- rake
 

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Has anyone tried the Sector 111 canards? What is your opinion, do they add much front grip?
In the spirit of this thread, they are not the solution to the problem the OP posted.

For some other car they may, or may not, have use.
 

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In the spirit of this thread, they are not the solution to the problem the OP posted.

For some other car they may, or may not, have use.
I did not offer them as a solution, I'm merely curious to their effectiveness in creating front down force; as the splitter/spoiler was also discussed by others for high speed use to add down force.
 

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I had a similar problem with my '06 Elise. The front felt very light and unstable as I approached 100 mph. Turns out that some seemingly insignificant damage to the underbody forward of the front wheels greatly changed the aerodynamic. after I replaced the damaged part the car was great. I honestly would not have believed that a small imperfection would have done that.

On a side note, I also performed an alignment and wheel balance, and considered adding a lip.

One more thing: I removed the shims from the upper control arms and found that it improved the handling significantly. Twitchy, no, senstive, yes.

Hope this and the above responses have helped.

Joe
 

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I would check the front tire condition as well. My front tires didn't look too bad, but when I replaced them, I went from a shaking steering wheel at 85 mph to smooth like new immediately.
 

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Okay, too lazy to read entire thread. Here is my 2 cents: you have toe-out in the front. You want zero toe or toe-in in the front.
 

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YES!!
Exactly the same symptoms being described here. twitchy/searching...anything above 60mph feels very unsettled, BUT, it gets no worse up to past 100+.
crosswinds however make it much worse, like it has old bias ply tires!!
No vibration. tires are older but properly inflated. only 9k miles on it.

I had a full 4 wheel alignment done on the car and brought it into specs
EXCEPT:
I had the front shims taken out BEFORE the alignment so it has max attainable STOCK neg camber.

I am guessing it's a combination of things. The camber unsettling the car in a straightline. Maybe the tires, but i suspect better-newer tires might not change this.
The car has those skinny stock tires too.

Should i go toe-in front a little? or live with the twitchyness?
i hate to put the front shims back in with all the understeer.
True once you "relax" when driving it, the car does feel better...but thats not the point.

But it would seem this symptom is a common problem??
 

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From what I've gathered so far, the fact the cars have manual steering, performance tyres, a very light body and minutely specific balancing details mean that they are horrendously notorious for this with even the slightest increments out of true.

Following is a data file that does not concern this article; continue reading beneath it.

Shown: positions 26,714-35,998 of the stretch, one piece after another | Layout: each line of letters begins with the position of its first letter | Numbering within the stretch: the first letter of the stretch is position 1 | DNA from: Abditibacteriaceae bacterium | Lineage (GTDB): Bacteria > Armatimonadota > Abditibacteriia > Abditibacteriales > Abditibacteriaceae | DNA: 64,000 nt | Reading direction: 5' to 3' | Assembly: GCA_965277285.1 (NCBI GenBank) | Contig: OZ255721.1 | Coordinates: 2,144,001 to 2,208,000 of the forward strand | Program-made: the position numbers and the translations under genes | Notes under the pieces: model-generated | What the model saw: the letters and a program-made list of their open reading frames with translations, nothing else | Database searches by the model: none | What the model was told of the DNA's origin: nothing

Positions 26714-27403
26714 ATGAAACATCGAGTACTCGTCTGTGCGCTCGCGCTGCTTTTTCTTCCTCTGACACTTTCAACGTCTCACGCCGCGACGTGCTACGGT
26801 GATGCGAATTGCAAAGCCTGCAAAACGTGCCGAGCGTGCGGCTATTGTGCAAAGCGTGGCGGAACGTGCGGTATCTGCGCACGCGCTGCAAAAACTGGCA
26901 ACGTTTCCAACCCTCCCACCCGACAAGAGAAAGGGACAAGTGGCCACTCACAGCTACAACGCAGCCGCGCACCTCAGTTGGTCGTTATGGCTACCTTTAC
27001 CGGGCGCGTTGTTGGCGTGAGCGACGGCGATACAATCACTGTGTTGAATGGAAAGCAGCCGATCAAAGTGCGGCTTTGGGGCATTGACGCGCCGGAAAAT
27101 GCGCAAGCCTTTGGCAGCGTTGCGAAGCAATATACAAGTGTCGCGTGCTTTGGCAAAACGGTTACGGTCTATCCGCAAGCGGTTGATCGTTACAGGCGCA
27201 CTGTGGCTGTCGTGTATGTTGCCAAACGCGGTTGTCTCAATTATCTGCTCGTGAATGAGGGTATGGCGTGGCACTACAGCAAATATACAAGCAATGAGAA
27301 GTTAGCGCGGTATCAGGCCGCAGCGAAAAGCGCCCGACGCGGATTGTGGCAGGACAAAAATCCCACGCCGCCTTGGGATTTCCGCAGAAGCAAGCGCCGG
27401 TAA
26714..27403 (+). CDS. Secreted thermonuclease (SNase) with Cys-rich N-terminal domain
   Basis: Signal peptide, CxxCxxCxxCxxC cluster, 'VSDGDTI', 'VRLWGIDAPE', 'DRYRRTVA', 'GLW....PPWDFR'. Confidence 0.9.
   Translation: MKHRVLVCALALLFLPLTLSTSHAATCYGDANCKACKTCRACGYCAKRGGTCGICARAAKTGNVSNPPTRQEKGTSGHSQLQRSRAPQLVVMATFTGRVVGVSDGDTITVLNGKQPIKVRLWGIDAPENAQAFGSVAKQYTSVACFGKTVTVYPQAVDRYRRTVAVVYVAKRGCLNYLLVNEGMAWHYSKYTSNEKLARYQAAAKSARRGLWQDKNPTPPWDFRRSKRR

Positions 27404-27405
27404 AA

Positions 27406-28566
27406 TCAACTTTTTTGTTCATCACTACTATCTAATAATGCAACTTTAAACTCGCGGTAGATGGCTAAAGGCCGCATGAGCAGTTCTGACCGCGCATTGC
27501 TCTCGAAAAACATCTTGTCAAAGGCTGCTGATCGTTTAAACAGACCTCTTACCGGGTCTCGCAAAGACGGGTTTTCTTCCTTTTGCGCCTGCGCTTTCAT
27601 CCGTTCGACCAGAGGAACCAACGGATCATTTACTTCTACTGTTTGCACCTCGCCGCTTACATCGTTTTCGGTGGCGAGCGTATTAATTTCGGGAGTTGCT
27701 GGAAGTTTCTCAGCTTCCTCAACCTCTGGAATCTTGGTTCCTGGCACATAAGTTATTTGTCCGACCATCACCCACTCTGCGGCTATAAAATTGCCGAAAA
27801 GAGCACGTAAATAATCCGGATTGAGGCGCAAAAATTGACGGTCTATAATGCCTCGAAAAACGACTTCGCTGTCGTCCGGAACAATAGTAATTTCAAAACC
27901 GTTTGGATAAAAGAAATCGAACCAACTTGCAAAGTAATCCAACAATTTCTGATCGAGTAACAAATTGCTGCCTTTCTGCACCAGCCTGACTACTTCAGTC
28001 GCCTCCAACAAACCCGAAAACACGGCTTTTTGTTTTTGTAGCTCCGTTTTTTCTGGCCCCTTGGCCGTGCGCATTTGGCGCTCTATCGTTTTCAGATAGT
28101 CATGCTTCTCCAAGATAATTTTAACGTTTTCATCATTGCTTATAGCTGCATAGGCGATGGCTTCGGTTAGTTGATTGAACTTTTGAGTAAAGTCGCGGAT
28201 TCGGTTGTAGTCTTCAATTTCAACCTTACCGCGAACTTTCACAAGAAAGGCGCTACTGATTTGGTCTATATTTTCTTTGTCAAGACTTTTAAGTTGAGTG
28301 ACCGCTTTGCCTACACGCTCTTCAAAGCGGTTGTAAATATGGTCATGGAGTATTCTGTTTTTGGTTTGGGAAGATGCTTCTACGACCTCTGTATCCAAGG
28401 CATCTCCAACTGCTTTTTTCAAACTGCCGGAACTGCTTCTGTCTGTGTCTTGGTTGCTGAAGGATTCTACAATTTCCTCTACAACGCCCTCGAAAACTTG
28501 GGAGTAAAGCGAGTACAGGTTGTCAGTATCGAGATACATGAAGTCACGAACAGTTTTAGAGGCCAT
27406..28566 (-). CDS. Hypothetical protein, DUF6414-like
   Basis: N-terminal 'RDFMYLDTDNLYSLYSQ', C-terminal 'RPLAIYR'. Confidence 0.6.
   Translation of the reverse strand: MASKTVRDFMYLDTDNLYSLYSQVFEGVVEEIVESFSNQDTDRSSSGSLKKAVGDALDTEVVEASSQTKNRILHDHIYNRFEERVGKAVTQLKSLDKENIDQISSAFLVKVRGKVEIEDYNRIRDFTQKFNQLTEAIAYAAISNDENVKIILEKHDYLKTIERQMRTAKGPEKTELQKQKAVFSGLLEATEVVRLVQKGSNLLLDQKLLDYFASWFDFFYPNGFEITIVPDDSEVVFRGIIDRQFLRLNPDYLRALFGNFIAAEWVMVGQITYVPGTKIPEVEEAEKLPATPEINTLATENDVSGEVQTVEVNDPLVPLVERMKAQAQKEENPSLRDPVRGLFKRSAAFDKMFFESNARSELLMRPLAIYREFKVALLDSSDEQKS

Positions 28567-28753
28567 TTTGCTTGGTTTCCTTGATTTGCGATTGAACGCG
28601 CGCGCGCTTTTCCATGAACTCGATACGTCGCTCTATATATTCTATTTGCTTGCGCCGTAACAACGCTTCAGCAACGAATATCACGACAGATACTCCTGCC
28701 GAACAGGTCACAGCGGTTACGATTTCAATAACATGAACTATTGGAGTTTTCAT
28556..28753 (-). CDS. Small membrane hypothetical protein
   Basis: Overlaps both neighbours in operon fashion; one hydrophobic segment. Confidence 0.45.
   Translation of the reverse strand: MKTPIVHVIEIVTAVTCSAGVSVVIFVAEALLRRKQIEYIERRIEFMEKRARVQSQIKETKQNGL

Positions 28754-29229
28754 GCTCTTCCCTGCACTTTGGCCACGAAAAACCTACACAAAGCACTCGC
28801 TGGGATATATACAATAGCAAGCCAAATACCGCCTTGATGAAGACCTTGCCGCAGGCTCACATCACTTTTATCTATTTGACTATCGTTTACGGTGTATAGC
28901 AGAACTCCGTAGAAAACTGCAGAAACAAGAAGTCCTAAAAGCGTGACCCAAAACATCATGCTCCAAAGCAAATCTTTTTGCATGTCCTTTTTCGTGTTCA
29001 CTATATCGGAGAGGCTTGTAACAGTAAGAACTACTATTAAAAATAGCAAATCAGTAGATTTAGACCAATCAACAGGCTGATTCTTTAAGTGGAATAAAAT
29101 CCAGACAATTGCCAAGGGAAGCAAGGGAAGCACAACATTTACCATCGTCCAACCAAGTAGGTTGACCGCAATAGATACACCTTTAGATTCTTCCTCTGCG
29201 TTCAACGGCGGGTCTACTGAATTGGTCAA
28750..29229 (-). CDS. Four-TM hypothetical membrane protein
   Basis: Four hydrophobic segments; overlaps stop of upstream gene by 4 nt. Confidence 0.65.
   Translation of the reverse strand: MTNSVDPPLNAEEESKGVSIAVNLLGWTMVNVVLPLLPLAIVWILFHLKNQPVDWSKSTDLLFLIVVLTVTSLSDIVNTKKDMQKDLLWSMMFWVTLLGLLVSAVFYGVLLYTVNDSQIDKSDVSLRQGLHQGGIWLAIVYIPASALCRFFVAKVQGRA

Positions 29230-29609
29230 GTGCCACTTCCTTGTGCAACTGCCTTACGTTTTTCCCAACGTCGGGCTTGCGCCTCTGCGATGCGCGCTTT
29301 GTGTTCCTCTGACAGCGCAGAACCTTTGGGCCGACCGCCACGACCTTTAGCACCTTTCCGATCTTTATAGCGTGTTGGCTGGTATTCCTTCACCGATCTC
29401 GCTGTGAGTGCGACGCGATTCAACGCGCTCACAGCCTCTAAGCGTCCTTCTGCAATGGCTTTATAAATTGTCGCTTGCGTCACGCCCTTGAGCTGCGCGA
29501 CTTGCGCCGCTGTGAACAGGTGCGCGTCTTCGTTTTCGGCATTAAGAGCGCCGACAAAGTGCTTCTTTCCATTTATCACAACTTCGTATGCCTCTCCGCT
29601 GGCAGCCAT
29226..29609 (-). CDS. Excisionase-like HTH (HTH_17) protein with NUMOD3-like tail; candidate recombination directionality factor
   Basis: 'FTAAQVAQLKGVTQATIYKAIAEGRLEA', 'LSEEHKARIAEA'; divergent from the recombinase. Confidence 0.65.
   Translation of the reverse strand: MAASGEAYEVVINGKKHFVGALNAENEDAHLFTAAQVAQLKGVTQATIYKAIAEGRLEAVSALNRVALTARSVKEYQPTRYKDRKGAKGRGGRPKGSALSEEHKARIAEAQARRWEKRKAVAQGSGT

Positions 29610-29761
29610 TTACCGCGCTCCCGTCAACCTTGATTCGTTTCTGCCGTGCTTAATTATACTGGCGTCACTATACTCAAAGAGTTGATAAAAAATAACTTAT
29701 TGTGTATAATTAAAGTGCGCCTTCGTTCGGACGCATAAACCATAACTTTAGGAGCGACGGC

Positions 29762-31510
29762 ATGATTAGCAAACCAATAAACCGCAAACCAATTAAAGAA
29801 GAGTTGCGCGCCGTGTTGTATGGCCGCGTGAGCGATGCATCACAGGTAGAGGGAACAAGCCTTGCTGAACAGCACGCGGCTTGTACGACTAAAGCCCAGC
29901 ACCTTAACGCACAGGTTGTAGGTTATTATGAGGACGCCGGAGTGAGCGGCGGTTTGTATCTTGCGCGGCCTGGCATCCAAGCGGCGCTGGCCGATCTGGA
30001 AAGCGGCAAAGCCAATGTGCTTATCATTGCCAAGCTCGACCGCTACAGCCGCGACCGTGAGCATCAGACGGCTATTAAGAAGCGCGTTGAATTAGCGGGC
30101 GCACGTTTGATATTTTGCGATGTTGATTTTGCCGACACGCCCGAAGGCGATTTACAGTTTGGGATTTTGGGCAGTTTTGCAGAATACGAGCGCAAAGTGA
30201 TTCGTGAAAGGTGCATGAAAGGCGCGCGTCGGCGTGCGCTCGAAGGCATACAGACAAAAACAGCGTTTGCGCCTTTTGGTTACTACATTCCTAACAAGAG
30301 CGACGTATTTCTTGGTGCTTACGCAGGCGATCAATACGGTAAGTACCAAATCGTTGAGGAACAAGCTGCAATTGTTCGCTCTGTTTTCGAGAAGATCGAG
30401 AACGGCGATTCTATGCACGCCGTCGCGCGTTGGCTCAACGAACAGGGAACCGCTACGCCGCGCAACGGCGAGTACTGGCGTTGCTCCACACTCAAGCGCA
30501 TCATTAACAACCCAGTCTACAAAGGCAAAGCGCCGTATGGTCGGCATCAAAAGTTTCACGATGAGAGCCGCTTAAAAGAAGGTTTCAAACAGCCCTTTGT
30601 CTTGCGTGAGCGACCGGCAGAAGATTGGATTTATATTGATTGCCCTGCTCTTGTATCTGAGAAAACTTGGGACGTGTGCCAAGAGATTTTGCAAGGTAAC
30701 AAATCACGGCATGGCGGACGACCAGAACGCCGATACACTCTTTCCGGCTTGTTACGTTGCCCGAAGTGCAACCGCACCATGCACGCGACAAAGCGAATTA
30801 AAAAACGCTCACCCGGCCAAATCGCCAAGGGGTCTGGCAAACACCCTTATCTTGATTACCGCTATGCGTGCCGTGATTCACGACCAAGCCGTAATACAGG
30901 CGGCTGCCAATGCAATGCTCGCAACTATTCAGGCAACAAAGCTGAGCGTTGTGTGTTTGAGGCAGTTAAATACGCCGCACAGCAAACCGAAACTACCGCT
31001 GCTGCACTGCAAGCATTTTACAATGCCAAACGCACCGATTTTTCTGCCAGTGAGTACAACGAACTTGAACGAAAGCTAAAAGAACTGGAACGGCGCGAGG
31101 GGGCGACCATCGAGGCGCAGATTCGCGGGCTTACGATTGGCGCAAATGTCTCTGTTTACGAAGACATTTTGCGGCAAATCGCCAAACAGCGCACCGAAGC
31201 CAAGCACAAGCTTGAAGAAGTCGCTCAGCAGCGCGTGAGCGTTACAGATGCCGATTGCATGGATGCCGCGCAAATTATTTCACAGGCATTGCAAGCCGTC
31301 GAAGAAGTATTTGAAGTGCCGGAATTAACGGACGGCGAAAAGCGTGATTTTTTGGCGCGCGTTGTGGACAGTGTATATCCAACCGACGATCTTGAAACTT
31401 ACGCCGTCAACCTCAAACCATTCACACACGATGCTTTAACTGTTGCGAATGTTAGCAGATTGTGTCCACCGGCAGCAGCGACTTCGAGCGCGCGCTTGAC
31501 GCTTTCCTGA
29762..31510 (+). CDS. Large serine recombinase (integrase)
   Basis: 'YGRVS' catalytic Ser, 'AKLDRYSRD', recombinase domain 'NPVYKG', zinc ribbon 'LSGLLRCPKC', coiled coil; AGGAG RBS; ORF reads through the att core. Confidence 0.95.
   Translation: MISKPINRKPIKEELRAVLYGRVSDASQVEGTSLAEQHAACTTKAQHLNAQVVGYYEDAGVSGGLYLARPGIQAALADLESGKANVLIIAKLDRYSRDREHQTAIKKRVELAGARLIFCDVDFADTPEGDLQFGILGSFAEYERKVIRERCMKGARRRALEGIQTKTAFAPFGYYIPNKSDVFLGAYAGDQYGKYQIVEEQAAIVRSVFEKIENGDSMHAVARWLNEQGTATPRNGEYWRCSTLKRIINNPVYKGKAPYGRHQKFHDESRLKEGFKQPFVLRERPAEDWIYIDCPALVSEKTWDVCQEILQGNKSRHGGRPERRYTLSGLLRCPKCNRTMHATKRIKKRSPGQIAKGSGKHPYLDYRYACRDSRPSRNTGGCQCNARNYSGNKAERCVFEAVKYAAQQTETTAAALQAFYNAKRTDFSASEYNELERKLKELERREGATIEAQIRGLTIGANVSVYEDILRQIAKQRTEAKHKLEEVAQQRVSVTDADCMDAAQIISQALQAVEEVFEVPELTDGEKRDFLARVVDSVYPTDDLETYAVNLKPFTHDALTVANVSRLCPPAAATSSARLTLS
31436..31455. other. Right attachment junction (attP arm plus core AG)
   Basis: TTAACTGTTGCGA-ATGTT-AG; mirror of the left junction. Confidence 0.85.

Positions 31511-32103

I had it on my Exige and so far just new tyres, unbalanced even, have made it better. Not fixed, but nowhere near as bad. I figure an alignment and balance will take care of things.
 

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YES!!
Exactly the same symptoms being described here. twitchy/searching...anything above 60mph feels very unsettled, BUT, it gets no worse up to past 100+.
crosswinds however make it much worse, like it has old bias ply tires!!
No vibration. tires are older but properly inflated. only 9k miles on it.

I had a full 4 wheel alignment done on the car and brought it into specs
EXCEPT:
I had the front shims taken out BEFORE the alignment so it has max attainable STOCK neg camber.

I am guessing it's a combination of things. The camber unsettling the car in a straightline. Maybe the tires, but i suspect better-newer tires might not change this.
The car has those skinny stock tires too.

Should i go toe-in front a little? or live with the twitchyness?
i hate to put the front shims back in with all the understeer.
True once you "relax" when driving it, the car does feel better...but thats not the point.

But it would seem this symptom is a common problem??
Is the steering wheel twitching and dancing in your hands constantly like if you were to let it go that the car would go off the road?...........or does it feel just busy and unsettled without that feeling at the steering wheel?

If it's the former I'd say the car needs a bit of toe in in the front. Added camber should not be a factor here.........the added camber can make the steering feel lighter coming off center but it shouldn't make it twitchy.

If it's the latter then I would say you might want more toe in in the rear. I find these cars to be very sensitive to rear toe and it feels like you need to make constant small inputs with the steering to keep it going the way you want it to go.

After much fussing I've gotten my car to be dead stable at most any speed but it still turns in very sharply and hooks up big time.

Do you have a read out of the toe settings they shop gave you? was the toe set with you in the car?

dave
 

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these cars are rock solid bombing into turn one braking at 120 mph... floaty and twitchy means poor set -up. even with the base suspension and tires, planted and confidant.